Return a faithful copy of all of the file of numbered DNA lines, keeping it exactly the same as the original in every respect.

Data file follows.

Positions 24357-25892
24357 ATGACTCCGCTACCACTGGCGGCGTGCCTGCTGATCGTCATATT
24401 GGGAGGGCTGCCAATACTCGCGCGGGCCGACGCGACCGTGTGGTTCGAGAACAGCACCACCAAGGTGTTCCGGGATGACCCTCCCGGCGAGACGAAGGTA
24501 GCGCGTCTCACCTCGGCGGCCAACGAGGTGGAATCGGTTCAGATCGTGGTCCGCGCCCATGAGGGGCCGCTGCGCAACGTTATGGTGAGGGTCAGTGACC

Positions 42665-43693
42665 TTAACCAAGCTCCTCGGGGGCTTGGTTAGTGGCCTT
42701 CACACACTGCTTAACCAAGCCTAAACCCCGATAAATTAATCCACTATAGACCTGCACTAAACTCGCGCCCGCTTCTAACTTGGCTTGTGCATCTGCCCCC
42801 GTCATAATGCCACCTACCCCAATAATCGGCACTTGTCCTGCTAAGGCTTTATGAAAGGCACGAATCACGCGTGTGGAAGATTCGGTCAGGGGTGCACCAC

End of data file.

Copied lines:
Positions 24357-25892
24357 ATGACTCCGCTACCACTGGCGGCGTGCCTGCTGATCGTCATATT
24401 GGGAGGGCTGCCAATACTCGCGCGGGCCGACGCGACCGTGTGGTTCGAGAACAGCACCACCAAGGTGTTCCGGGATGACCCTCCCGGCGAGACGAAGGTA
24501 GCGCGTCTCACCTCGGCGGCCAACGAGGTGGAATCGGTTCAGATCGTGGTCCGCGCCCATGAGGGGCCGCTGCGCAACGTTATGGTGAGGGTCAGTGACC

Positions 42665-43693
42665 TTAACCAAGCTCCTCGGGGGCTTGGTTAGTGGCCTT
42701 CACACACTGCTTAACCAAGCCTAAACCCCGATAAATTAATCCACTATAGACCTGCACTAAACTCGCGCCCGCTTCTAACTTGGCTTGTGCATCTGCCCCC
42801 GTCATAATGCCACCTACCCCAATAATCGGCACTTGTCCTGCTAAGGCTTTATGAAAGGCACGAATCACGCGTGTGGAAGATTCGGTCAGGGGTGCACCAC